Law in the broader sense means something which can be expressed in a sentence, which is universally accepted and is a necessity. Ancient Chinese law meant the law, rules, and regulations which governed China up to 1911. But with the passage of time, these rules and laws have also undergone change. However, these common Ancient China Law were very different from those in the West to a great extent.
There were two terms in ancient Chinese which conveyed more or less the same meaning as present word law conveys. They were: fa, meaning primarily norm or model. The second was, lu, meaning statute. Kang Gao, which is a set of instructions issued by King Wu of Zhou was considered as the most authentic document on a law in China which is very old.
It was during the 6th century BC that many independent states which were divided by the Zhou kingdom codified their penal laws and inscribed them upon bronze cauldrons. These codifications helped in the process by which rules tried to make the Central administration of the state more effective.
Division of Ancient China Law
For the convenience, Chinese law can be segregated into official law and unofficial law. The official law means the rule and authority of the emperor. It can further be divided into penal Ancient China Law and administrative Ancient China Law.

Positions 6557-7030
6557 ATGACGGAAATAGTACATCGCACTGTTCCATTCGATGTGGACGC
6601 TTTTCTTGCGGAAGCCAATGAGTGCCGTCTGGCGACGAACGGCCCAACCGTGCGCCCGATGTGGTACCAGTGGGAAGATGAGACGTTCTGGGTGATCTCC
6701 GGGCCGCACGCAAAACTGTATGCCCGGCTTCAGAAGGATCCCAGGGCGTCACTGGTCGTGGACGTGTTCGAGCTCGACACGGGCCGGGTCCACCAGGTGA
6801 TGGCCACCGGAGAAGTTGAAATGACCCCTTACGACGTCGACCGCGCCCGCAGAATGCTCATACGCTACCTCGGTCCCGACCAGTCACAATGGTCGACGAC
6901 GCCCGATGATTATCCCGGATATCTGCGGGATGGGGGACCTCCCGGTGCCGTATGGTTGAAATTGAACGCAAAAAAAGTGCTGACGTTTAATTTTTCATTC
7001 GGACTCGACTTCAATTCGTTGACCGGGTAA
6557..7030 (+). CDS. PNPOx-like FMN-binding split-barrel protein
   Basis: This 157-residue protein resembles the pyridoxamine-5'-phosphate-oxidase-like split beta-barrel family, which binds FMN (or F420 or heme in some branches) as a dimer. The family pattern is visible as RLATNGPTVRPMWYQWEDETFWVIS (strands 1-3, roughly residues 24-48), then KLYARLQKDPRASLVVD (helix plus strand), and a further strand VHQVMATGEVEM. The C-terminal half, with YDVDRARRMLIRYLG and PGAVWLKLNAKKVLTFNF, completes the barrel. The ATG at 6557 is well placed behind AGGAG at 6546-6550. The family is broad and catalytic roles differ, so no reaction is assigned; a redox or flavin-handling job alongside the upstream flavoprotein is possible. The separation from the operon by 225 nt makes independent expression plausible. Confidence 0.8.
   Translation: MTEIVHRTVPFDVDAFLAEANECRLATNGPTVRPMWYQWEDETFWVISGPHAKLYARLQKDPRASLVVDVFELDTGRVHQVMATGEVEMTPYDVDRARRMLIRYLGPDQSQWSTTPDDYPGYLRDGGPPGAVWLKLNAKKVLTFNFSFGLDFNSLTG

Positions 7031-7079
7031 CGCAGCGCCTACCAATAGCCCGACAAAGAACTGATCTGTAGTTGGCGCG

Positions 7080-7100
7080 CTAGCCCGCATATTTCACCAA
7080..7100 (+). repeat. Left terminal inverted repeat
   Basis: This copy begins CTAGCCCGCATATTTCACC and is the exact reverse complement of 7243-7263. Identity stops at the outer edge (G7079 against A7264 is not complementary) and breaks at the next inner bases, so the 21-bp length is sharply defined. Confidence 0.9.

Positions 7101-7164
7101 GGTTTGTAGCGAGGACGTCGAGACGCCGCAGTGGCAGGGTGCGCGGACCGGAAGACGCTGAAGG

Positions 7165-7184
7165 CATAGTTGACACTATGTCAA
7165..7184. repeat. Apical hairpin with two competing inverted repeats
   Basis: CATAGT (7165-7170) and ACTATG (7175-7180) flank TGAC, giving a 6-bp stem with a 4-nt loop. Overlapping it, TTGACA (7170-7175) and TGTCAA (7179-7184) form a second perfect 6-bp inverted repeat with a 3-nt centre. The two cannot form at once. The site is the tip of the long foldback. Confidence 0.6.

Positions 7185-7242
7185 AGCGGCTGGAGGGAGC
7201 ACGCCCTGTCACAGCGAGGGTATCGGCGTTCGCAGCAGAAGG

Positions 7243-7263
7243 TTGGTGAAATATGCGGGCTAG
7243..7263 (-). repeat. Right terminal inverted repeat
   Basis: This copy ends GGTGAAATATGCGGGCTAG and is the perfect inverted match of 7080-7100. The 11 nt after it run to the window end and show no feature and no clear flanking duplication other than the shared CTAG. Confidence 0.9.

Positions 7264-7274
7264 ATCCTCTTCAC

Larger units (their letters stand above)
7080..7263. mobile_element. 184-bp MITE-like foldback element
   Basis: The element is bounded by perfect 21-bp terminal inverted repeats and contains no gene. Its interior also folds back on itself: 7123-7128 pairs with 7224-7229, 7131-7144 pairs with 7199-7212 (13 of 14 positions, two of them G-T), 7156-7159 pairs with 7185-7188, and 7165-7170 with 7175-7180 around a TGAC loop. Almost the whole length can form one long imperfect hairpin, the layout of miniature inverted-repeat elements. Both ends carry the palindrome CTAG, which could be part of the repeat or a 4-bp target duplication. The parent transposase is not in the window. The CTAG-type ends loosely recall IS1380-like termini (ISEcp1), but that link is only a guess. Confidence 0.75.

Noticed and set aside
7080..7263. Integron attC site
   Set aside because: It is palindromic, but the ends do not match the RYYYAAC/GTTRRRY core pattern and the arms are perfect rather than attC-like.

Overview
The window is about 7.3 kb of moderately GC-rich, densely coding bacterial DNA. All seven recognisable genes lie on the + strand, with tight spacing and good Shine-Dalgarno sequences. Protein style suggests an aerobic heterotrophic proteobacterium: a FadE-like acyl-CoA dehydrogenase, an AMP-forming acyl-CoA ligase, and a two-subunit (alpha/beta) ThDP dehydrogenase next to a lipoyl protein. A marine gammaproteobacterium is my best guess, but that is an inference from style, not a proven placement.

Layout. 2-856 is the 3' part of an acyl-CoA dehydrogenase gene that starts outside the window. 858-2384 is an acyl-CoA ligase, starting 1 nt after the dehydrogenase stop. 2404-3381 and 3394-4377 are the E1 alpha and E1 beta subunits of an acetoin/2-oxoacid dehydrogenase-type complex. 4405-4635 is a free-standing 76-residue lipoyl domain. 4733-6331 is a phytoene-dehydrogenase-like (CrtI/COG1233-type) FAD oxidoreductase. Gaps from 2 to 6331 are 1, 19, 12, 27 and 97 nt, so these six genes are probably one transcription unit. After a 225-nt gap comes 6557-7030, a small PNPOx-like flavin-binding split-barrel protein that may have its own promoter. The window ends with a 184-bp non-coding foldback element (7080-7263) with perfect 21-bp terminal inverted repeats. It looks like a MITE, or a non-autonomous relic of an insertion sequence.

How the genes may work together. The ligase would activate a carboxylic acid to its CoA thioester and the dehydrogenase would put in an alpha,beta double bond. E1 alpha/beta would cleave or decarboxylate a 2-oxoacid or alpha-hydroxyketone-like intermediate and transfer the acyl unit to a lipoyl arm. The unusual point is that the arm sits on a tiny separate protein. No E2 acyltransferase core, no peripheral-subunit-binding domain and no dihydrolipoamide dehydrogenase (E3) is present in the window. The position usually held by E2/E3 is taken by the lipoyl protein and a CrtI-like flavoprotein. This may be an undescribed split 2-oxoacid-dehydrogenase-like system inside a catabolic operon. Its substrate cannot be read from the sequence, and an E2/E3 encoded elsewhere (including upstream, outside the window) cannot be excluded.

Penal laws were basically the code of punishments made by every dynasty. In ancient China, the work of first completed code was begun during the Sui dynasty and completed by the Tang in 653. The penal code was further sub-divided into general principles and specific offenses.
The form of torture in ancient China was to wind and twist the arms of the offender around the pole while he was beaten. Public whipping on the streets was the punishment decided for the petty offenses such as minor theft.
The capital punishment prescribed by the criminal code was by cut and kill method. Other convicts were sent to the remote areas of China where they were supposed to do a hard labor as this was the punishment sentenced to them. Some rules regarding the civil matters were obsolete and not enforced.
The administrative law was well developed right from the ancient period in China as most of its outline was laid down by the Qin dynasty. In this aspect of law, an emperor was considered as the supreme and above law. He could make new laws, change the existing laws and can make decisions.
Civil law in ancient China dealt with the personal laws, laws relating to the contract and property. In ancient China equality before the law was neither accepted as a legal principle nor as a legal practice.